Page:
For the record, this blog is my own free speech, done on my uncompensated free time, and with the help of many tipsters who let me know about juicy stuff taking place in Montana politics.  Mostly it is about googling, emailing and writing, things that many Republicans seem to struggle with as if these tasks require some advanced degree in science.

I get a few thousand readers on a good day (although I did get 14,000 on a single day last month!).  It is true that this blog has become influential, but only because it prints facts and opinion that state newspapers, and in some cases democrats in general, choose not to bother putting out there.  And don’t forget other blogs such as Flathead Memo, From Eternity to HereIntelligent Discontent and the many of the blogs listed on the right of your screen on this page, who also do the same, important type of work.

More to the point, Jason Priest and other Tea Partiers should try to take this occasion to become more introverted and ponder an important question: why are typical Republican thinkers and writers in Montana incapable of producing a blog worth reading?

Give Thanks, for the Crazies in Montana

It was a fun week all around for Tea Party loons in Montana. First, to court we go.

Boniek,  and some courtroom drama

Yesterday, Tea Party leader Joel Boniek appeared in court in Livingston, to answer for his arrest earlier this year at a traffic stop.  You will recall that a few months back, Boniek was detained by a cop at a traffic stop, appeared to then fondle a pistol in his clothing to try to scare the officer, and then ran the roadblock.  Boniek is a former legislator and ran for Lt. Governor this year. He rides his mule to work sometimes.

TEA Partier

As any good Tea Partier knows, when you have a date before a judge, the best way to win your case is to bring an angry mob of lunatics with you to court, to heckle the judge and prosecutor.  This is what Boniek did, and a hilarious scene ensued.  As the Livingston Enterprise reported, Boniek showed up and refused to recognize the authority of the prosecutor or judge, the crowd of foaming imbeciles hooting and hollering encouragement.  Boniek then tried to prevent the prosecutor from making an opening statement, saying, “Your honor, why is this woman even speaking to me if she can’t prove she’s a public official?” Boniek, like many wing-nuts, believes that neither a prosecutor nor judge has jurisdiction over a citizen unless she can  “prove to they have taken an oath.”  Oatherism, let’s call it.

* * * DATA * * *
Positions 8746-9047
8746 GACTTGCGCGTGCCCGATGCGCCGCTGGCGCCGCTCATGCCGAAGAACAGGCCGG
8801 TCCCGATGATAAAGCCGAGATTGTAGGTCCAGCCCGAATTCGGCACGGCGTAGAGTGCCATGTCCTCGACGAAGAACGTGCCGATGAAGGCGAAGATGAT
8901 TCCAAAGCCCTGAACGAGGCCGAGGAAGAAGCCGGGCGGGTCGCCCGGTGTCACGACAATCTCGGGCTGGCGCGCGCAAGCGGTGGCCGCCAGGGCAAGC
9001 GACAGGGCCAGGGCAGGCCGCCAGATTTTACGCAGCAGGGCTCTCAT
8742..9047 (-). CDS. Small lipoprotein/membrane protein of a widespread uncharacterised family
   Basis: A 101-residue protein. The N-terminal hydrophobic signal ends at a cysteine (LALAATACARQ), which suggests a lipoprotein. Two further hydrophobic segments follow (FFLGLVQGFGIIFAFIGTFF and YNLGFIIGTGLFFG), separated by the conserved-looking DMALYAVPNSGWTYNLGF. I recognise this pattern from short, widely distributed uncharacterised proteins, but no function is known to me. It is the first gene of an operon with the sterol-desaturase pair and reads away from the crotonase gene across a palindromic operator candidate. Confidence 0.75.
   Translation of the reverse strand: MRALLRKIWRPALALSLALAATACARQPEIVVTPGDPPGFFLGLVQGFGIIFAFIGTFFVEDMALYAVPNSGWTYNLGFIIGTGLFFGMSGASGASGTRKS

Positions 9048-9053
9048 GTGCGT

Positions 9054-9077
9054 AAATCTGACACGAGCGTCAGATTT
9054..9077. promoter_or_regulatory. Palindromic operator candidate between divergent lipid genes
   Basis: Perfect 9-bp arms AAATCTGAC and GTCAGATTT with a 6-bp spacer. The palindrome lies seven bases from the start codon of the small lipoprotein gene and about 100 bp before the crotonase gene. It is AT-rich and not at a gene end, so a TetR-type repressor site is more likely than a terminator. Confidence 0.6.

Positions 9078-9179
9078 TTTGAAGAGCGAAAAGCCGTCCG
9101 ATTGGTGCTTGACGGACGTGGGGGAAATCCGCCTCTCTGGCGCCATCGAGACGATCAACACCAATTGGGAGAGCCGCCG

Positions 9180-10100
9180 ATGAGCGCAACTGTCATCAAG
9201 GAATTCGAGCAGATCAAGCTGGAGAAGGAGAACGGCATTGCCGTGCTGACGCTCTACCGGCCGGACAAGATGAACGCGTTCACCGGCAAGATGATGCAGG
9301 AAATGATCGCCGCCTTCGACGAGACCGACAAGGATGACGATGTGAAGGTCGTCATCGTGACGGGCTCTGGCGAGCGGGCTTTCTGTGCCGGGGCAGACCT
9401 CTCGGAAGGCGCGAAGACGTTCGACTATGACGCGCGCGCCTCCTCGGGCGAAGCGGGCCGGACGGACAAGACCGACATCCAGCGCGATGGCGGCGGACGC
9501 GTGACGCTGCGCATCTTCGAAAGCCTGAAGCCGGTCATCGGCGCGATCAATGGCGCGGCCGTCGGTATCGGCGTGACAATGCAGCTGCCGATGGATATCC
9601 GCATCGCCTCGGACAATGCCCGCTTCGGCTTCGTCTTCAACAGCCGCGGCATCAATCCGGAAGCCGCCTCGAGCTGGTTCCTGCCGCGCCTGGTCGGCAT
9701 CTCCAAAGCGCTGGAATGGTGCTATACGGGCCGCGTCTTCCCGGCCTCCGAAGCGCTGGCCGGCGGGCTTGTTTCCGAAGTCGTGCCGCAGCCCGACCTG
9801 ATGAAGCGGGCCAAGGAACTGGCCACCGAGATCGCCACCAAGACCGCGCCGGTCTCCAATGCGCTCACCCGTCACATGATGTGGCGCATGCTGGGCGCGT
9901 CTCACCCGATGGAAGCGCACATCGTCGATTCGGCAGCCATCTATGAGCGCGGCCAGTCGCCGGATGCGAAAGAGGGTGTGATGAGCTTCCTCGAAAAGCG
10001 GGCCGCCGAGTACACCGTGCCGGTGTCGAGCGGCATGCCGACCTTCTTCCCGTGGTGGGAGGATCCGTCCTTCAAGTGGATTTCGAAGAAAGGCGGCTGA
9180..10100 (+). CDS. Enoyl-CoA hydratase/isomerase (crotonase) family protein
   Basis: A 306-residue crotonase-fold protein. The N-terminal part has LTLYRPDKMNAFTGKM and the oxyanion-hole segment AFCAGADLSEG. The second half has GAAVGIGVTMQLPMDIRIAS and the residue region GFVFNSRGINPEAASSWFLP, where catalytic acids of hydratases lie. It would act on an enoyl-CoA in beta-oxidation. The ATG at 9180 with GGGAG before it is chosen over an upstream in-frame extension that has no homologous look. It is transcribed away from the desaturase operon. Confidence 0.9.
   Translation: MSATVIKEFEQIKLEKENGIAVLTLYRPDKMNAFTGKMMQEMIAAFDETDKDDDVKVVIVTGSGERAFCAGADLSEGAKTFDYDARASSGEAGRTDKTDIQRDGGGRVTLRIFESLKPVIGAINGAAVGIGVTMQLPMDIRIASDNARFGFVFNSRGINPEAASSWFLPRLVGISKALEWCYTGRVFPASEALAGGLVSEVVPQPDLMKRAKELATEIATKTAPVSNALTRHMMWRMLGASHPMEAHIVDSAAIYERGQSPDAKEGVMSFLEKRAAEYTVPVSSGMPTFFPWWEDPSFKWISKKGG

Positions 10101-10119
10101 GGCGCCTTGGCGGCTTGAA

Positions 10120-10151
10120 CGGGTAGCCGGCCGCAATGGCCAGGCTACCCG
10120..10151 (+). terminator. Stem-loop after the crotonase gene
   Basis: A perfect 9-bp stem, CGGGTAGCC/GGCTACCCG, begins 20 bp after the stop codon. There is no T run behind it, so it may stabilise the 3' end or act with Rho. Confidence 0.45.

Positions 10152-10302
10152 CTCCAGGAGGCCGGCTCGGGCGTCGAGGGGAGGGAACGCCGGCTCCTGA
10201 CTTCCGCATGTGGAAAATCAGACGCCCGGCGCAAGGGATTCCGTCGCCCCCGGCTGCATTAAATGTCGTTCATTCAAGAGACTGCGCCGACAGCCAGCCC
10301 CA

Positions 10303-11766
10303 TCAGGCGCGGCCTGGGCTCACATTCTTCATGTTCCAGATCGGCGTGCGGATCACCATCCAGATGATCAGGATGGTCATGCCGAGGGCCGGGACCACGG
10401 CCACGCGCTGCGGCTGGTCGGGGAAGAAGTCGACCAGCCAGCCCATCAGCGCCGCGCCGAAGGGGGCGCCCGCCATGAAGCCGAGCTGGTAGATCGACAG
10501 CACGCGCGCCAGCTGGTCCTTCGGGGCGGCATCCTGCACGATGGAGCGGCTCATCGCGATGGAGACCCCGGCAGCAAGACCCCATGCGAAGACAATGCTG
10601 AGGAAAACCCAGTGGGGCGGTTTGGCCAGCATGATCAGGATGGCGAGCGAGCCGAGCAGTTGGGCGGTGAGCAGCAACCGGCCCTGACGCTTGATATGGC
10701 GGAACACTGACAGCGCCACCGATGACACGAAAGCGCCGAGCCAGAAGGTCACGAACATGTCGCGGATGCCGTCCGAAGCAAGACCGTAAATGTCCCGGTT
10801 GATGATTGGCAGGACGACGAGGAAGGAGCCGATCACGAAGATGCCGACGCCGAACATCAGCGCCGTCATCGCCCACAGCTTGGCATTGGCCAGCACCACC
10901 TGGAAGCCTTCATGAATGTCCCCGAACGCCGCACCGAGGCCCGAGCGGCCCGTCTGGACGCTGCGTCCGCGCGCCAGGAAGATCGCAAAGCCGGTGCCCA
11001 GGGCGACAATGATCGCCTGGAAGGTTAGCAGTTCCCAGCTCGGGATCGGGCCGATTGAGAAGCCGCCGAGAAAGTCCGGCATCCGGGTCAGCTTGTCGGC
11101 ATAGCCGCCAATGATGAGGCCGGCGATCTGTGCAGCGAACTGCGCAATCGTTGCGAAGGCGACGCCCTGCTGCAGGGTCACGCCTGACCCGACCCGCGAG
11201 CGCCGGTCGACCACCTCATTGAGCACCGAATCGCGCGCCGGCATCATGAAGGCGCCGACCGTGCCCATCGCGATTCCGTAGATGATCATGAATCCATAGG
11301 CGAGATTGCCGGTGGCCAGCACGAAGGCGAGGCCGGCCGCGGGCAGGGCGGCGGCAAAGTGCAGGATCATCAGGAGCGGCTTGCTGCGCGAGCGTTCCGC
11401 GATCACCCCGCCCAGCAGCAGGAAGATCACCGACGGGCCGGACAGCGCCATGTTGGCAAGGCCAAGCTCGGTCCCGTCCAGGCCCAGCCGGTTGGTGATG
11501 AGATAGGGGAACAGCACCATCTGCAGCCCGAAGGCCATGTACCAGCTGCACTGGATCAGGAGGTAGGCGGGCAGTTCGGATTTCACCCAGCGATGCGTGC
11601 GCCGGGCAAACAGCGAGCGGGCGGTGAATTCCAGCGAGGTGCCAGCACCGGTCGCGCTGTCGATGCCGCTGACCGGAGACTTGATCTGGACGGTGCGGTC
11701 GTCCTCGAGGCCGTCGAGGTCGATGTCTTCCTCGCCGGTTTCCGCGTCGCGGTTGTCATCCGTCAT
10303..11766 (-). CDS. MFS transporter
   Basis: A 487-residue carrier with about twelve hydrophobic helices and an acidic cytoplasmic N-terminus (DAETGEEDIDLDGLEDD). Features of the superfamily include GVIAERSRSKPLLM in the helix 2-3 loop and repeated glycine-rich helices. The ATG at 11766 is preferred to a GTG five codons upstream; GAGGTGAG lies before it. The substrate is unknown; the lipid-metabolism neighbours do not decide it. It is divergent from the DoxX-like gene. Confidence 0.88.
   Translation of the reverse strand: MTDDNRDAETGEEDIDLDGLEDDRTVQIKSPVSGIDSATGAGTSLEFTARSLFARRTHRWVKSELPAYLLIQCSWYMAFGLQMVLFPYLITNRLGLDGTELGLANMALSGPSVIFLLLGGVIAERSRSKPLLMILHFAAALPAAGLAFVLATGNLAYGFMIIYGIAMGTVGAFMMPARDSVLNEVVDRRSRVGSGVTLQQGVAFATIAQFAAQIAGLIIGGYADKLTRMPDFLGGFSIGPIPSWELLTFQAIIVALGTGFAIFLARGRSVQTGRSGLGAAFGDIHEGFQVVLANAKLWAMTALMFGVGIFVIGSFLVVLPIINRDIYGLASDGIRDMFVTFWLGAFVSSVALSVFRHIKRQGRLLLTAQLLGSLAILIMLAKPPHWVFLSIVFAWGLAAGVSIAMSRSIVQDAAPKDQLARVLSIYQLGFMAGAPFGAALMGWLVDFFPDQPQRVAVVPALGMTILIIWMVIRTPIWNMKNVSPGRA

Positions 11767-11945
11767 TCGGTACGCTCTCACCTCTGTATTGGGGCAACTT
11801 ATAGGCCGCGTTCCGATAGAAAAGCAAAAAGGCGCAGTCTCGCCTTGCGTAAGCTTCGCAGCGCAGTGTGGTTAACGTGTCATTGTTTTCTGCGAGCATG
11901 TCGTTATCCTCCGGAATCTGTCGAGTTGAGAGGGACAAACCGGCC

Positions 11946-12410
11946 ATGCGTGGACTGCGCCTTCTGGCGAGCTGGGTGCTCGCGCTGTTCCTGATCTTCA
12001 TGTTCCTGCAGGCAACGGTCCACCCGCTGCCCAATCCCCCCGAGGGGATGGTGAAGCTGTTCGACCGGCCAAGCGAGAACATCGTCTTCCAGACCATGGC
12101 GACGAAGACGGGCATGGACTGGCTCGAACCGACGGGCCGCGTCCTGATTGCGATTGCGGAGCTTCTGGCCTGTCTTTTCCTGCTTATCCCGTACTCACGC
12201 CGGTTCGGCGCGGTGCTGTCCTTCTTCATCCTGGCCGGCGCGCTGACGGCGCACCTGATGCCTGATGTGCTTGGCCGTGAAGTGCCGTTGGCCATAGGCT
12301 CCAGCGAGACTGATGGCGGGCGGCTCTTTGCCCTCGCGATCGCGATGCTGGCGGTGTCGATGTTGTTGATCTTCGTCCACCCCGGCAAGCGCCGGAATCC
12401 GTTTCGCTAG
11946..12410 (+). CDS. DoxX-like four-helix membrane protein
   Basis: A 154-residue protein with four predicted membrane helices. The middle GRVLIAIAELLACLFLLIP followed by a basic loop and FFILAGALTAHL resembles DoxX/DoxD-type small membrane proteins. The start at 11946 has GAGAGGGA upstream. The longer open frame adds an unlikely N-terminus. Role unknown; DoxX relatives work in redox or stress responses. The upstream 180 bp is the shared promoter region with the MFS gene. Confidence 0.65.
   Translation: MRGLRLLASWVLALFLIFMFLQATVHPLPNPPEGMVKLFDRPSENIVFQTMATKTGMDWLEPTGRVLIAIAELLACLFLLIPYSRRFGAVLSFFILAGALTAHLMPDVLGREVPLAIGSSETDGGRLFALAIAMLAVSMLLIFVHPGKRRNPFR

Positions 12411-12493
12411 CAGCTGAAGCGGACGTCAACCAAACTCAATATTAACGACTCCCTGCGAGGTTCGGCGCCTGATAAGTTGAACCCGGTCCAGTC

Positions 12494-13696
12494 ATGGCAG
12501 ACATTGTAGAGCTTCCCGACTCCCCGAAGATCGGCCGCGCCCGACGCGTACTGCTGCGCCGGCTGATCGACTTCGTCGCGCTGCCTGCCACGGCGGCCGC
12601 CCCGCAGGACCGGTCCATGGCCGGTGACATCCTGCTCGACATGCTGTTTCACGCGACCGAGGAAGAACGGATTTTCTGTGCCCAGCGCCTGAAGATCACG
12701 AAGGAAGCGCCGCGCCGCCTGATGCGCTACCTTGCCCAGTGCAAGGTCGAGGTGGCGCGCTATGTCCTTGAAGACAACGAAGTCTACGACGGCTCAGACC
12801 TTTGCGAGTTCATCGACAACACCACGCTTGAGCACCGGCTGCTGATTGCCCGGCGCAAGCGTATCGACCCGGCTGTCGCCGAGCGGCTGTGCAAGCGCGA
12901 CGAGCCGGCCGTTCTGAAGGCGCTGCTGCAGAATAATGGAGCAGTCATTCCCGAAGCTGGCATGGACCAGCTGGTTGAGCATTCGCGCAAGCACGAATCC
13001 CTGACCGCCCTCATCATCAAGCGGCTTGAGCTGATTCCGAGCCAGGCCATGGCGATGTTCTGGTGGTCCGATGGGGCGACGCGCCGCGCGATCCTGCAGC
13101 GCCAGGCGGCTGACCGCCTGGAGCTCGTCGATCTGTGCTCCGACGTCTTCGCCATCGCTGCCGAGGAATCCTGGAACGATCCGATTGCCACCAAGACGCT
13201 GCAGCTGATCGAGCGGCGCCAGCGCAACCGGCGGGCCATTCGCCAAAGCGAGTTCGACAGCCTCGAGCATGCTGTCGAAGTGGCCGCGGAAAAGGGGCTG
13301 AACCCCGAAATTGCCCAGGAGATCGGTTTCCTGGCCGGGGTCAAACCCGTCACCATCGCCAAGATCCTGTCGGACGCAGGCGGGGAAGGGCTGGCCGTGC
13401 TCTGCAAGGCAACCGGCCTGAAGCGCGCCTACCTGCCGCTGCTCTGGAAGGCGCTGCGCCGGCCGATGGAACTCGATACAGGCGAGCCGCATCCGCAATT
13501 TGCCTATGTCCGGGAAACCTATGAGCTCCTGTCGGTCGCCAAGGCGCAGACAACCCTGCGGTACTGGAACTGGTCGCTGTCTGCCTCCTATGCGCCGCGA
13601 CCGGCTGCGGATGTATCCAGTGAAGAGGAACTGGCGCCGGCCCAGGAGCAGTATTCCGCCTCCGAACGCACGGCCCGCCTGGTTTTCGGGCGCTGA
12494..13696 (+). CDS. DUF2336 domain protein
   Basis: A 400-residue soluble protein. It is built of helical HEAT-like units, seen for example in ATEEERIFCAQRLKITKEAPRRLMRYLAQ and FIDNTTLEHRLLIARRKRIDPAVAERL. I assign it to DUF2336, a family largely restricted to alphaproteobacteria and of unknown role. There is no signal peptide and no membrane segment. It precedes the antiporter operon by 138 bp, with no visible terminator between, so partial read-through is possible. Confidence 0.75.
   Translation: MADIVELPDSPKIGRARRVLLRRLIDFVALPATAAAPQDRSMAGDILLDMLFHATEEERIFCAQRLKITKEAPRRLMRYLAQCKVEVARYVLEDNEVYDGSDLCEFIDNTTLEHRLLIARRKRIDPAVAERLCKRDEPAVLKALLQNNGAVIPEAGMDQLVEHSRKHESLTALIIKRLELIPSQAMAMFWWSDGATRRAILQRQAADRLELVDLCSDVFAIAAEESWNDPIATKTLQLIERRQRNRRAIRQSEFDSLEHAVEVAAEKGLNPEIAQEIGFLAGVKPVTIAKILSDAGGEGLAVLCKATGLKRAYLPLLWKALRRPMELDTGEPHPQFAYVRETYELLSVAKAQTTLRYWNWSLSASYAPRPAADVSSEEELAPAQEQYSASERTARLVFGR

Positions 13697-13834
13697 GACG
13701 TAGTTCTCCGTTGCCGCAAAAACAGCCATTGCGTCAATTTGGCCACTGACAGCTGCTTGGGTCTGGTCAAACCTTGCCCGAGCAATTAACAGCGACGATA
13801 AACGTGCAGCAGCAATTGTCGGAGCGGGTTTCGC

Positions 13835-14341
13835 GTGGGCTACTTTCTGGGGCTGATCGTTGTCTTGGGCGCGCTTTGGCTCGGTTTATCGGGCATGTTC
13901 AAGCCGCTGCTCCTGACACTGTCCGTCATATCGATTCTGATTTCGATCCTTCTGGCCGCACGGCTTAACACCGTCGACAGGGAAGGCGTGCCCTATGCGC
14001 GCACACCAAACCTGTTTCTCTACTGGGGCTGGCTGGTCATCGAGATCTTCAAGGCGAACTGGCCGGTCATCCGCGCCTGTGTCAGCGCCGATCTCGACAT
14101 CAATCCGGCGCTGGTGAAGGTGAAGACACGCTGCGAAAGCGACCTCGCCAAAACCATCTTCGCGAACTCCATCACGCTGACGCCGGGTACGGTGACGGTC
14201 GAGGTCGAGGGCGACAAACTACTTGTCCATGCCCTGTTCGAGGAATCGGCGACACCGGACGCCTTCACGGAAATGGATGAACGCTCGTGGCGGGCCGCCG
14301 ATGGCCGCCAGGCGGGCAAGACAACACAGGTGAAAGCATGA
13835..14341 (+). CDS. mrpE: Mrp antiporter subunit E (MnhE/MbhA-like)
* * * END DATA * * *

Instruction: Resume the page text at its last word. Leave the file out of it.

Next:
Then things really got fun.  The raucous crowd began heckling the judge, and so the judge and prosector got up and left the courtroom. At that point, Boniek stood up and declared that he was “now in charge of the court.”

“The judge abandoned the courtroom and I announced the case dismissed as the last man standing,” Boniek later explained to an Associated Press reporter. A bailiff who remained in the courtroom told Boniek that he was mistaken, that he had no authority and that he better take his angry mob and leave.  Frighteningly, the bailiff saw a lump under Boniek’s clothing and asked him whether it was a firearm, and Boniek refused to answer.  At some point the mob and Boniek finally went home.  The charges remain.


Birther at Helena IR

Speaking of Oatherism, you will be happy to know that its better known cousin, Birtherism, is alive and well in Montana–and is being practiced by the editorial staff of the Helena Independent Record.

For those that did not see the item on A Chicken is Not Pillage, in Sunday’s IR there was a news article, written by a national AP reporter, which stated that President Obama was “allegedly born in Hawaii.”  Naturally, the Associated Press writer wrote no such thing.  The draft of the story that the IR received from the AP did not use the world “allegedly.”   Instead, the editorial room of the Independent Record took it upon itself to insert the qualifier–since, as we all know, the place of Obama’s birth has never been proven, right?

Outrage traveled quickly.   The Huffington Post wrote about the insertion, as did a former copy editor of the Helena IR, on his blog, where he expressed mortification at what had happened.

“That right-wing notion [that the president isn’t a U.S. citizen] has been so thoroughly discredited that only Donald Trump and assorted other loonies still cling to it. Neither the AP nor – I hope – The Independent Record belongs in their company.”

The IR had to do damage control, and a small retraction note was printed on the following Tuesday in which the paper claimed that a copy editor in the newsroom had merely played a prank by inserting the word “allegedly,” believing that his fellow copy-editor would catch it and delete it.